Preheat oven to 375F. Remove pie crust from fridge and shape into desired shape/pan size. Peel and slice apples thinly into a large bowl. Add sugar, cinnamon, vanilla bean paste, butter and salt; mix gently to combine. Fill pie shells and top with remaining crust. Cut four small vent holes in top and brush with egg wash and finishing sugar before baking. Bake 9-inch pie for 35-40 minutes. Bake 4-inch pies for 25-30 minutes, until light golden brown. Serve warm with ice cream, whipped cream on simply on its own. Enjoy!
*antique or heirloom apples may be hard to find. Try a reputable roadside produce stand or gourmet market. A good substitute is a combination of equal parts Granny Smith (tart) and either modern Braeburn, Honey Crisp or Gala (sweet).
*I love the intense vanilla-flavor you get from a good vanilla bean paste. You can find it here if it’s not in your local stores. Or just use the seeds from a vanilla bean (split the bean in half and scrape out the seeds with the back of a knife). I don’t recommend using vanilla extract as you don’t want any extra liquid in the pie filling.
Here’s a classic that’s been jazzed up for the holidays with the spicy flavors of ginger and creamy coconut milk to create a lactose-free delicious dessert. I made these Crème Brûlées for Thanksgiving, but used heavy cream as most of the recipes you’ll find call for. But I’m going to be making these again for Christmas and some of my family are sans-dairy milk, so I wanted to re-create the exotic flavors of the ginger, but just with a different “cream” base. First thing that came to mind was almond milk, but then upon further research, I learned that it doesn’t have the weight (fat content) and viscosity needed to create a custard that will set firm. So I rummaged through my pantry and found a can of full-cream coconut milk– bingo! — this would do the trick.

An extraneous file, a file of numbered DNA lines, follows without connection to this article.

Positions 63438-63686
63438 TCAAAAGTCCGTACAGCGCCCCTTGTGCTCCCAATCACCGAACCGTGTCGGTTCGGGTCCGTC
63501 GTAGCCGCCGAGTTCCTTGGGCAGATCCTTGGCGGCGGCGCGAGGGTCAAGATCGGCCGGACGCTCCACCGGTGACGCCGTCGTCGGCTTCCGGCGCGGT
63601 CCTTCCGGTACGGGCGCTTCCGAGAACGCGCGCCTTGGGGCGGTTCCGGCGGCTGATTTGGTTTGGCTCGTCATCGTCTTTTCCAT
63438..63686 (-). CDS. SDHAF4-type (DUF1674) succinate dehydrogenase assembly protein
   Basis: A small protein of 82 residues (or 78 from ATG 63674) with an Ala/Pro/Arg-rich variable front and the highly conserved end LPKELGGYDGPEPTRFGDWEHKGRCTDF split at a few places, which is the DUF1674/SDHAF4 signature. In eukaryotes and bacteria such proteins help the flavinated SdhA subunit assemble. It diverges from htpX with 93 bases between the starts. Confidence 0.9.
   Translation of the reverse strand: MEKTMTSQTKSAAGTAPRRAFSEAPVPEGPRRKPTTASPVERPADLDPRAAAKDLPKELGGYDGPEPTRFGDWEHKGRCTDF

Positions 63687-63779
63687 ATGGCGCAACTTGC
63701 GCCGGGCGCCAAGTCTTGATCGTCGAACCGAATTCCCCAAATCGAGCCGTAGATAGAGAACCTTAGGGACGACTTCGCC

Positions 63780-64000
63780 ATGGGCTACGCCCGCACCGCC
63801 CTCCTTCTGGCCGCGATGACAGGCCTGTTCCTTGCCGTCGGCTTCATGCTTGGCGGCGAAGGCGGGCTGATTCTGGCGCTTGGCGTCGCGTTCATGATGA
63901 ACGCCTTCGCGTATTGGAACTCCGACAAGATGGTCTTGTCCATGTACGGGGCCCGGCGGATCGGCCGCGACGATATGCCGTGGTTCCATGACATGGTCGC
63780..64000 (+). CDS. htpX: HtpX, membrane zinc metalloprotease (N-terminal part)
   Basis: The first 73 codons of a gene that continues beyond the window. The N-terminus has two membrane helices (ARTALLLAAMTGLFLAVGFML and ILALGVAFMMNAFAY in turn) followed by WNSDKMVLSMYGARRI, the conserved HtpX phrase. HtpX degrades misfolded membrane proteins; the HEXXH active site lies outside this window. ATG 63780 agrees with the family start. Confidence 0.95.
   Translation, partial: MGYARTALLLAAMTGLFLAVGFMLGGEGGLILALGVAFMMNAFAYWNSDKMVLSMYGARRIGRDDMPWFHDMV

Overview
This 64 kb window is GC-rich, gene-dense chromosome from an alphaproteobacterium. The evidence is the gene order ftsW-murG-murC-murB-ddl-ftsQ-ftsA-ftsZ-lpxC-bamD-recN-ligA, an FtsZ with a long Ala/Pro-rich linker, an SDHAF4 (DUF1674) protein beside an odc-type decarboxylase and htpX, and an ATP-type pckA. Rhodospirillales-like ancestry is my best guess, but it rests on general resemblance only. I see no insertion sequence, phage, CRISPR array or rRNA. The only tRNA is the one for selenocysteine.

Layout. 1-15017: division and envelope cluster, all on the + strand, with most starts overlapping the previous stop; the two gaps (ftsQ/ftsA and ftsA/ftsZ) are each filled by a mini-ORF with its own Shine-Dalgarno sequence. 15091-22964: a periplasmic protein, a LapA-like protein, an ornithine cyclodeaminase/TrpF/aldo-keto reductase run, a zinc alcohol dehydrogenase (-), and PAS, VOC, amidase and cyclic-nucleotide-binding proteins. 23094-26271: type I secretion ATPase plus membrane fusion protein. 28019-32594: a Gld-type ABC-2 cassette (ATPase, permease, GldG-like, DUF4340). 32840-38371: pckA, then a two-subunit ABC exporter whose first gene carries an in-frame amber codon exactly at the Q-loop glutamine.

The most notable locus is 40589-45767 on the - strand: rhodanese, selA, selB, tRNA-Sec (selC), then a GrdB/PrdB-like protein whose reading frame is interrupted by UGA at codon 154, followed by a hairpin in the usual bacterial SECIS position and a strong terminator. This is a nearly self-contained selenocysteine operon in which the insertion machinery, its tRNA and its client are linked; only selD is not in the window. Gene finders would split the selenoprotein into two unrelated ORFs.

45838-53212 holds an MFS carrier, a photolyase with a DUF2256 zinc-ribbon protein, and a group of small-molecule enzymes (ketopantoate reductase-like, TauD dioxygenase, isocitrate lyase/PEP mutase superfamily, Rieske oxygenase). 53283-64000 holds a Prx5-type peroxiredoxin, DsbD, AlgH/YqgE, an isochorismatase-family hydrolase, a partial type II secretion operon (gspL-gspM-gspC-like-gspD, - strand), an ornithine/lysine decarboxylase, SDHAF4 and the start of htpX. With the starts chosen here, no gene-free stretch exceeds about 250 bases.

The other secret to this recipe is using ginger two ways. First, I infused the coconut milk with fresh ginger slices and secondly, added crystallized ginger chips to the bottom of the ramekins (for a little surprise). By doubling-up on the ginger, it really locks in that flavor, but isn’t overpowering in the least. The final custard is a deep yellow color (due to the increased egg yolks) making this a rich and decadent treat!
Ginger & Coconut Milk Crème Brûlée
1 cup full-cream coconut milk
2-3 large slices of fresh ginger root (skin on is fine)
4 teaspoons crystallized ginger chips (I like brand The Ginger People)
1 tablespoon softened butter
3 large egg yolks
2 large eggs
1/2 cup white sugar + 4 tablespoons for shell
Preheat oven to 325F. Get a full tea kettle of water on the boil. Add coconut milk and fresh ginger slices to a medium size saucepan. Warm gently over medium heat just until milk comes to the simmer. Do not let it boil. Once warmed through, take it off heat to cool and allow the ginger slices to steep in the milk for 20 minutes. Gather 4 ramekins (4 ounce capacity) and place on a rimmed sheet tray. Use the softened butter to coat the inside of each one. Place 1 teaspoon of crystallized ginger chips into the center of each ramekin. In a large mixing bowl, add egg yolks, eggs, and sugar. Whisk until light and foamy. Remove the ginger slices from the coconut milk and add to egg mixture. Gently whisk until custard is light and frothy. Pour mixture into a 2-cup glass measuring cup (this makes it easier to fill). Gently pour custard into the ramekins being careful not to move the ginger chips around too much.
Place sheet tray in oven and then carefully pour the hot water onto the pan until it comes a quarter way up the sides of the ramekins. The water will help create steam during baking and aid in setting the custard. Bake for 30-35 minutes. Custard will have a slight jiggle when it’s finished, but a cake tester should come out clean. Chill covered for 6 hours- or even better- 1-2 days in fridge. When you’re ready to serve, remove chilled ramekins from fridge. Sprinkle 1 tablespoon of sugar evenly across the top of one ramekin. Using your kitchen torch*, heat sugar until light golden brown and a hard shell has formed on the surface. Enjoy!
A kitchen torch may seem like an extravagant tool, but honestly, they’re not that expensive nowadays and you’ll get so much use out of it. It’s perfect for making the above dessert of course, but it’s also a whiz at finishing meringues, melting cheese, glazing a ham…. you name it. For this recipe, I borrowed the Bon Jour torch from a friend (as my Bernzomatic was on the fritz), and it worked a charm. It has a little more “umpf” (longer flame life) and you can also regulate the flame power depending on the size of the job. It’s on my Christmas Wishlist….hoping Santa thinks I’ve been a good girl this year!